One small study found that some melatonin supplements contained less than half the melatonin listed on the label. Some products even contained small amounts of serotonin. It is a prescription-only substance commonly found in antidepressants.
Plus, melatoning gummies for kids look and taste a lot like candy.
How to use melatonin safely
If your child’s pediatrician has given the green light to try melatonin, remember:
- Find the COA. Berger recommends looking for melatonin products with a Certificate of Analysis (COA) from a third-party lab. Test the substance. That way you know the labels on your bottles and bags are accurate.
- Follow your pediatrician’s recommended dosage. Some experts recommend starting with a low dose of 1mg or less. We recommend checking dosage with your child’s pediatrician.
- Time it properly: It takes time for melatonin to work, so it’s not ideal to give it right after you put your baby to bed. .
- Combine melatonin with your bedtime routine. Experts strongly recommend using melatonin alongside good sleep hygiene practices.
Tips to Help Your Child Sleep Without Melatonin
Harris recommends trying to improve your child’s sleep without supplements before offering melatonin.
To establish good bedtime habits and restore your child’s circadian rhythm, you can:
Create a bedtime routine
To help your child develop the right mindset for sleep, create an easy-to-follow nighttime routine.
For example, you can have them put on their pajamas, brush their teeth, and submerge themselves in bedtime stories.
Berger recommends sticking to the same sleep schedule every day if possible.
cut screen time
Evidence shows that blue light from tablets, smartphones, and TV screens is associated with decreased melatonin production. Harris recommends his 2 hours.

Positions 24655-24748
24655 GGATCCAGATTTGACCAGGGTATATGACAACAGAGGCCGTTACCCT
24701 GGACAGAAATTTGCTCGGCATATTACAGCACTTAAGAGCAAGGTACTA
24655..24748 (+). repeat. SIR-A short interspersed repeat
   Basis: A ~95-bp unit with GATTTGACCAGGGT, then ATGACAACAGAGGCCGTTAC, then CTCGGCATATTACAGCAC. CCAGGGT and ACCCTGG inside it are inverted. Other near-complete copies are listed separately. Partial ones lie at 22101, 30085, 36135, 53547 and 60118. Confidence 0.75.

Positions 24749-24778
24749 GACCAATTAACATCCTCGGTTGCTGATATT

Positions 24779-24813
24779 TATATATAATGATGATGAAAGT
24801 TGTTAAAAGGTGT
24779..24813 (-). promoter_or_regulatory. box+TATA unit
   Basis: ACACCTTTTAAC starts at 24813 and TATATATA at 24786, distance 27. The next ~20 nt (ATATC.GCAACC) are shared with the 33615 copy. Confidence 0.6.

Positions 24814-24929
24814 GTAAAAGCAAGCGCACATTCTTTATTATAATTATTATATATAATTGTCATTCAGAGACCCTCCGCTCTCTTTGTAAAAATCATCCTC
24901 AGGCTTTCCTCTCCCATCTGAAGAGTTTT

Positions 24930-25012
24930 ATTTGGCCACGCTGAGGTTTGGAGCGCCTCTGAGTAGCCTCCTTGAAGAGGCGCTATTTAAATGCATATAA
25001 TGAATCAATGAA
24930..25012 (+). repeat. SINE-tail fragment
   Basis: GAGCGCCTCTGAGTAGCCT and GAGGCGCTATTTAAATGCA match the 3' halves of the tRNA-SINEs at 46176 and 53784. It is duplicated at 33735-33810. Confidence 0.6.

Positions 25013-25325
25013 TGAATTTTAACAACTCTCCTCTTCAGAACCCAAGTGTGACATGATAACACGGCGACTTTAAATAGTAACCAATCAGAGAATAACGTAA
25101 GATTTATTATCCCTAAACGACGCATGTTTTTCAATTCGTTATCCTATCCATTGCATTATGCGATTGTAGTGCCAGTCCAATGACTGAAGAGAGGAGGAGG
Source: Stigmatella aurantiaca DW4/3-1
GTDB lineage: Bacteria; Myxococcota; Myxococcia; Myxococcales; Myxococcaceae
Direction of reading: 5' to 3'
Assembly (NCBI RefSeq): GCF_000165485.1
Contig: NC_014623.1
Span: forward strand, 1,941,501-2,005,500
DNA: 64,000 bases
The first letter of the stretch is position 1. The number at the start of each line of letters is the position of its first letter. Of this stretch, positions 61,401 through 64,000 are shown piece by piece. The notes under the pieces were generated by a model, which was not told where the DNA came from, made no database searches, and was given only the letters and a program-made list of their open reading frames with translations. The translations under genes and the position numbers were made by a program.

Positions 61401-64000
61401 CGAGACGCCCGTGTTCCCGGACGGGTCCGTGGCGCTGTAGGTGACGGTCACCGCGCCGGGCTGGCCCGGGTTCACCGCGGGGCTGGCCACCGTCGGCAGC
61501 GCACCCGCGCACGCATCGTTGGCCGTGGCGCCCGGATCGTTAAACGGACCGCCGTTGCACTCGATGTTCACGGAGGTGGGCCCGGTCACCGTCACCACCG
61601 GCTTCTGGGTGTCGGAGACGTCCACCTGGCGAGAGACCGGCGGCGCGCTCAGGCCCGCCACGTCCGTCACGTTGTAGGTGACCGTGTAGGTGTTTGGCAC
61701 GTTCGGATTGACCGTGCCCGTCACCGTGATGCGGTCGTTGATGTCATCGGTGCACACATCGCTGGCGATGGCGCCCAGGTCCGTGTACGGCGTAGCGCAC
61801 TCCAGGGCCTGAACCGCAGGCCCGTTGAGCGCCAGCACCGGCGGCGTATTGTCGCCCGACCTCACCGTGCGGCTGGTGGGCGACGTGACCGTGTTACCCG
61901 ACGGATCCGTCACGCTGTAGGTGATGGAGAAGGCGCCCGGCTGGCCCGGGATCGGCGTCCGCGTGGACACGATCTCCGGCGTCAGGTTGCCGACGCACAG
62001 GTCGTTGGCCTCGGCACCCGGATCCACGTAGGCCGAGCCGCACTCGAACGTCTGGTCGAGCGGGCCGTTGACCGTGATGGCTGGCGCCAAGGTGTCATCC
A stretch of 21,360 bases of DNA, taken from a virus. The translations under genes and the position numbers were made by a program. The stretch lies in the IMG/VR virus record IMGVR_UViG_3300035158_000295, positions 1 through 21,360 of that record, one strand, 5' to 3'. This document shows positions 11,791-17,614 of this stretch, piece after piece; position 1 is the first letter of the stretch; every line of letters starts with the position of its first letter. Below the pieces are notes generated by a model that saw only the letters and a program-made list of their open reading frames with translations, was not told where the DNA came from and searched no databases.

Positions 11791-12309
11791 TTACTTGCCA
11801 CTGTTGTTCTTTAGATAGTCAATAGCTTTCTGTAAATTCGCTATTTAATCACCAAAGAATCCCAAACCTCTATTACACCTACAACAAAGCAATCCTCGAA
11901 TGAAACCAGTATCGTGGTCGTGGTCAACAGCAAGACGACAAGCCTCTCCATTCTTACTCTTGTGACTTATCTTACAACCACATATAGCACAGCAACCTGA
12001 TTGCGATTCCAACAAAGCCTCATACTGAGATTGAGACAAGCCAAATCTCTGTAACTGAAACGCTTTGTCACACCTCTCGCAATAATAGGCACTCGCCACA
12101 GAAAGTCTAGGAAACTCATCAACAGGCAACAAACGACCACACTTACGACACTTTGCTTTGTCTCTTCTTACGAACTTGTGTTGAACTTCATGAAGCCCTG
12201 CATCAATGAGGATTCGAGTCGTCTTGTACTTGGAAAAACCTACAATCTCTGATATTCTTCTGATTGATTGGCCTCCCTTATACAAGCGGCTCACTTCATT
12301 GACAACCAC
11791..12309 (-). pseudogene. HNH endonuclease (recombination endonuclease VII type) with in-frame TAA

Instead, help your child relax with non-screen activities like reading a book, solving a puzzle, or playing a board game.
If your child still naps, try to schedule them at the same time each day.
Experts recommend napping before 2 or 3 pm so your kids don’t get in the way of going to bed.
go outside in the morning
When your child first wakes up, Berger recommends going outside to feel the sunlight.
Sunlight can help shift your child’s body clock, so they are more awake during the day and sleepier at night.
Avoid sodas and candy before bed
Foods and drinks containing caffeine, such as sodas and chocolate bars, can interfere with sleep quality.
That’s why experts recommend cutting caffeine at least six hours before bed. Others say that children should not consume caffeine.
Instead, offer hungry children a nighttime snack that is good for sleep, such as a glass of yogurt or a handful of nuts.
Melatonin supplements may help some children fall asleep when tweaking their bedtime routines makes no difference. Associated melatonin supplements with improved sleep in children on the neurodiverse spectrum, including children.
However, there are not many long-term studies on how melatonin affects children.
After all, melatonin isn’t a magic sleeping pill and it won’t work for everyone. We encourage you to explore other solutions that may help you get some sleep.